By: Rob Humbracht
Pretend you're a four-year-old trying to draw a rainbow. You know you need the following six colors:*
*(if you correctly noted that you need Indigo too, you're not doing a very good job of being a four-year-old.)
Okay, so you dutifully turn to your crayon box and see the following:
Image via crafthubs.com
Pretty easy, right? Six colors, six crayons.
Now what if, in addition to the colors above, your crayon box also included:
How do you pick which blue? Is there really a wrong choice? You're only going to pick one if you want your rainbow to look like the ones you've seen in books.
Who has a hard time getting chosen for the rainbow? Anyone who's blue.
Wouldn't you rather be one of the other crayons, competing for fewer spots in the rainbow? What do the reds, oranges, yellows, greens, and purples look like?
If you Google "Medical School Class Profile _____" (followed by the name of the medical school), you can often find a document that shows the profile of the incoming class. Here's one from Ohio State School of Medicine.
Note what the school brags about: the diversity of undergraduate institutions (e.g. Hendrix, Lipscomb, and Wofford), the diversity of undergraduate majors (e.g. Drama, Architecture, Theology), the "unique experiences" of their incoming class. Want to be a different color? Here's your playbook.
Among the most interesting backgrounds from previous students that caught my eye were:
These are pre-meds who followed their non-pre-med passions. They weren't born with these qualities (perhaps except for the fashion model). Instead, they chose to spend their time differently from the blue crayons.
Look, there's nothing wrong with being blue: it's a beautiful color, and we need blue colors in our rainbow. But for every blue crayon, Ohio State accepted a red or a yellow. It's easier to get accepted if you're willing to discover what color you really are.
Feeling blue? Don't worry, you can change to purple or green, but you'll have to prioritize. In addition to the rest of the pre-med checklist (volunteering, leadership, etc.), you'll have to spend time working on the things that make you different.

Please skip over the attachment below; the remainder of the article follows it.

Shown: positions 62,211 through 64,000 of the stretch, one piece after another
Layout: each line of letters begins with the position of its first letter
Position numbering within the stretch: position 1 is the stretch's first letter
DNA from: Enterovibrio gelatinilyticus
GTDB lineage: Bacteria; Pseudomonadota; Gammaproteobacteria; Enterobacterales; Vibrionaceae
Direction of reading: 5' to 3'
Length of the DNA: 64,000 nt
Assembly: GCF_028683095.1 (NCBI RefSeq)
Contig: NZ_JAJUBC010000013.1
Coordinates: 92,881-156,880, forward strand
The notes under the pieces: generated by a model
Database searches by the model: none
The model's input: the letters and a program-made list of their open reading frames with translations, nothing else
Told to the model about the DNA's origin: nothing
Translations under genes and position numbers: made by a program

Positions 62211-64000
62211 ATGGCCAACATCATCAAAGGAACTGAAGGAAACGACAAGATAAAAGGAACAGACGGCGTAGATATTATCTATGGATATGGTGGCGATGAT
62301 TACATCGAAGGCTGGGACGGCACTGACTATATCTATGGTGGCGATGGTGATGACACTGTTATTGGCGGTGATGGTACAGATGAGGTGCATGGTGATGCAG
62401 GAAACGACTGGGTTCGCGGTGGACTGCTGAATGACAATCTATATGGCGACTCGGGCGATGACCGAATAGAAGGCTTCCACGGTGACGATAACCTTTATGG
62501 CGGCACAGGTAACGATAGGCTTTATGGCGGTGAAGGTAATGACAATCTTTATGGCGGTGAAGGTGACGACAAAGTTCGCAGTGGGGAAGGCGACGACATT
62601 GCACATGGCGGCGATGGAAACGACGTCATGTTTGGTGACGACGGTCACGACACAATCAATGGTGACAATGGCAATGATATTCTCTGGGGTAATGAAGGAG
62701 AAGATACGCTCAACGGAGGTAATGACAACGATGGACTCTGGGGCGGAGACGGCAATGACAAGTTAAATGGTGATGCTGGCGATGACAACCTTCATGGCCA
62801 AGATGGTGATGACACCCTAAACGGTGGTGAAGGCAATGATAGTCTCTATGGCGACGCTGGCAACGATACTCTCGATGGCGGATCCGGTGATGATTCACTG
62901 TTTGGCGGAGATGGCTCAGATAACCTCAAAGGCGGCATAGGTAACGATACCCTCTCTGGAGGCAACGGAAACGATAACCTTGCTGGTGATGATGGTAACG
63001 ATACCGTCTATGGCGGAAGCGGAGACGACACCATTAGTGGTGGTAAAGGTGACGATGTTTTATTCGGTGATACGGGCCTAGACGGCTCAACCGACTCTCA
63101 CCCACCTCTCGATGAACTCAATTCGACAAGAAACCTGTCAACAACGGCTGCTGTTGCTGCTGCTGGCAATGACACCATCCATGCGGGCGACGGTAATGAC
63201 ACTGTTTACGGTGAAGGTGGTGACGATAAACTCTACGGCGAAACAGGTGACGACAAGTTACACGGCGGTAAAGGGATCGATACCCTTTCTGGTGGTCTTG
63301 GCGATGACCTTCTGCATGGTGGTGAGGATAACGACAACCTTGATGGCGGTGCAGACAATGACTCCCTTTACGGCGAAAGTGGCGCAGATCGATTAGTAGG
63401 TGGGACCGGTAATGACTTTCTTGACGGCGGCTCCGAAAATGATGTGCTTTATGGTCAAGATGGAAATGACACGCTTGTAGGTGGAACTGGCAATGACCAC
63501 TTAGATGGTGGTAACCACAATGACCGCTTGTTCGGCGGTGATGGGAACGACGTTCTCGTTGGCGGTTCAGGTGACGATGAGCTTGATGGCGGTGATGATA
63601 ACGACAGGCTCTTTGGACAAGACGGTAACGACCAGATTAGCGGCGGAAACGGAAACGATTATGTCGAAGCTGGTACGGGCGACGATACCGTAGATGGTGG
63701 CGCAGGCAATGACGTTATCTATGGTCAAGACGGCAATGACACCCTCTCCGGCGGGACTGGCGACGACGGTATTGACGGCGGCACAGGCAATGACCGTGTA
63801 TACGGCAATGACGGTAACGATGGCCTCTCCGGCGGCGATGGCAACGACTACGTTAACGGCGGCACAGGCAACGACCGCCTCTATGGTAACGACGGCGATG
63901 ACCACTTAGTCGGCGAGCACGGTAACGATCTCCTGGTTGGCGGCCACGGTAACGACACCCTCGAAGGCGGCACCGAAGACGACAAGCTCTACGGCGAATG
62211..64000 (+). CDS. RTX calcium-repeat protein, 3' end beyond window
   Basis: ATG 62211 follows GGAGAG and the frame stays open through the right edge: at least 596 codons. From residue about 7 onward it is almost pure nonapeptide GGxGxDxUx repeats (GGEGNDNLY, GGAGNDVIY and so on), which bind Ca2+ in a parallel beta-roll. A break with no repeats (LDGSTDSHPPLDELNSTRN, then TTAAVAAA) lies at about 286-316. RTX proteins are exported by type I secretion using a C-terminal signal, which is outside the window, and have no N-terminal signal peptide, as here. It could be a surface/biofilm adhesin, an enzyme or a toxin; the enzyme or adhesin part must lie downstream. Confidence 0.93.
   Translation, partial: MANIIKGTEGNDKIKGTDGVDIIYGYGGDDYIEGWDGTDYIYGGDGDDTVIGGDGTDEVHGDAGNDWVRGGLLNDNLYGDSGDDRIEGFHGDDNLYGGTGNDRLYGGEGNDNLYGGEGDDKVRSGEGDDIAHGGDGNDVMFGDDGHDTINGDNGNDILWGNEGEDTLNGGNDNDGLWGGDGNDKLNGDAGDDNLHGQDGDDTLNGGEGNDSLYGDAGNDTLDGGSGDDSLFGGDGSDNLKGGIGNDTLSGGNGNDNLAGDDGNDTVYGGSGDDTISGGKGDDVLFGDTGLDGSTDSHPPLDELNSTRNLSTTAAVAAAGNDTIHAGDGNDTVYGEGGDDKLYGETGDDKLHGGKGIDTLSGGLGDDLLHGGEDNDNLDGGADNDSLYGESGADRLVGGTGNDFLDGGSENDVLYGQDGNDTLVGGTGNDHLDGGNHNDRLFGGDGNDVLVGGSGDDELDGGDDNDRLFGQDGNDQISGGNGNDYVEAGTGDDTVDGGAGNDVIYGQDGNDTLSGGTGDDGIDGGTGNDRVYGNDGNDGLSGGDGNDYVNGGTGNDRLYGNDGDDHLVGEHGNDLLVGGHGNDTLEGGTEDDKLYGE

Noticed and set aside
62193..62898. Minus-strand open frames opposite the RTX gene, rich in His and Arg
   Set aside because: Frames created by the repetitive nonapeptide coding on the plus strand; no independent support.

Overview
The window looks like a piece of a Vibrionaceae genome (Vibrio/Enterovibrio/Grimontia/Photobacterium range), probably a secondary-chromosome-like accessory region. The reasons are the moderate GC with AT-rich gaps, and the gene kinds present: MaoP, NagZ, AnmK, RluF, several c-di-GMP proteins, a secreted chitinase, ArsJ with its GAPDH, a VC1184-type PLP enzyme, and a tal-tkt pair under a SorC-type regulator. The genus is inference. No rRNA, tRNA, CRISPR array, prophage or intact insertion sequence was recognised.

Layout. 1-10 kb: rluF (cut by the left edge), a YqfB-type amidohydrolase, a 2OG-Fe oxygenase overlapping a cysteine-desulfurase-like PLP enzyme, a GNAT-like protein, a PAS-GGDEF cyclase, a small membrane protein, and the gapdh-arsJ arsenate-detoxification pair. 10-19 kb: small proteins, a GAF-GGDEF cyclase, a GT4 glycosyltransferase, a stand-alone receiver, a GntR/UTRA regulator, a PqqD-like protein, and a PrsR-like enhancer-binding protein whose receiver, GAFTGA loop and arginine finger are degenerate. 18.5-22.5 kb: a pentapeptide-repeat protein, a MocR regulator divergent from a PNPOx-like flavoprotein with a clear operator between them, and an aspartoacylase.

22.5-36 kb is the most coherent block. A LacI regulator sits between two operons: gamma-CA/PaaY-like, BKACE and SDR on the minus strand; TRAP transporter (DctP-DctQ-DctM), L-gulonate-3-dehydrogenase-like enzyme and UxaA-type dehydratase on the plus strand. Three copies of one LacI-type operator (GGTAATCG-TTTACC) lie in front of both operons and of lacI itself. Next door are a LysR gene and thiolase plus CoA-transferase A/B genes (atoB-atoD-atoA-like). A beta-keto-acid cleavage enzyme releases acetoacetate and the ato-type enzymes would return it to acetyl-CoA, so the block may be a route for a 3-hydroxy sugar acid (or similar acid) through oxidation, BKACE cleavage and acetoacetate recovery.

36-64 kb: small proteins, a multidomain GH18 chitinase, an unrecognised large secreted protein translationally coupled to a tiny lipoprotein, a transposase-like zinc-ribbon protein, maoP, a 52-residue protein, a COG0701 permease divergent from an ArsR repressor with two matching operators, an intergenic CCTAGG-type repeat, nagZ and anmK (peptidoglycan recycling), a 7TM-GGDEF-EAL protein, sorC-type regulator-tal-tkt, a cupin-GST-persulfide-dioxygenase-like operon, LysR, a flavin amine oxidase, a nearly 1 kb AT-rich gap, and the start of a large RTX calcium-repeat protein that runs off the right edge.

You’re probably thinking that you don’t have time for anything other than studying or racking up hours as a researcher and volunteer. But you’re wrong. There’s no doubt that pre-meds are busy, but if you focus on depth over breadth in your pre-med checklist (fewer activities with deeper commitment), you should be able to manage your time to include things you enjoy.
Everyone is different, but here are just a few fun ideas:
These activities should be fun and provide respite from the stress of your life, but hopefully they also offer some enrichment, creative expression, and reflection along the way. Besides their intrinsic value, these activities will help your application, essays, and interviews stand out.
Many pre-meds we encounter consider themselves to be average. They cower when they read essay prompts about diversity, and they insist there’s nothing unique about them.
But that’s probably because they’ve been misled about what’s okay to include and emphasize in the application. They often hesitate to deviate from typical narratives about struggle or growing up in a low-income area. Unknowingly, they ignore great material or don’t think hard enough about what makes their lives interesting.
Take a long, hard look at what you’ve done. You might be a different pre-med color than you actually realize. Find old resumes from when you were applying to college, internships, or previous jobs. You might discover a golden nugget that you had forgotten. Ask your close friends and family whether any of your past activities or experiences stick out to them.
Not literally, of course (although that would certainly help many pre-meds).
We’re referring to those activities you participated in during childhood and high school that you’ve abandoned.
Don’t take up piano or violin again if you hated it in the first place. But you should still consider the activities that you were either too busy or too immature to appreciate at the time. If you return to an activity with a new approach in the present, you can convey personal growth through your writing and discussion of it in your application and interviews. It’s also possible that what you did before you were pre-med - when you had more time to be you - is potentially more interesting to the admissions committee than the usual stuff they read all day.
Feeling average? Take a gap year. It will give you the time to fill in any holes in your application and build on what’s interesting about you. This could come in the form of travel, a new hobby, or a short-term personal goal.
What are the things you envied about other students’ experiences while you were slaving away as a pre-med? Take this gap year as an opportunity to catch up on anything you feel like you missed during college. This will ensure that your experience (and the subsequent writing about the activity) is compelling and personally meaningful.
Remember how fun it was to mix paints as a kid (blue + yellow = green, or all of them = brown)?
You can apply the same strategy in your application experiences to make yourself stand out. Sometimes all it takes to be original is combining two existing things together. If you can create a hybrid experience that cuts across multiple disciplines or interests, you’ll be more memorable in the eyes of the admissions committee.
Here are a few examples:
We hope these tips allow you add some new color to your application, or maybe even change colors completely.
Best of luck letting your true colors shine!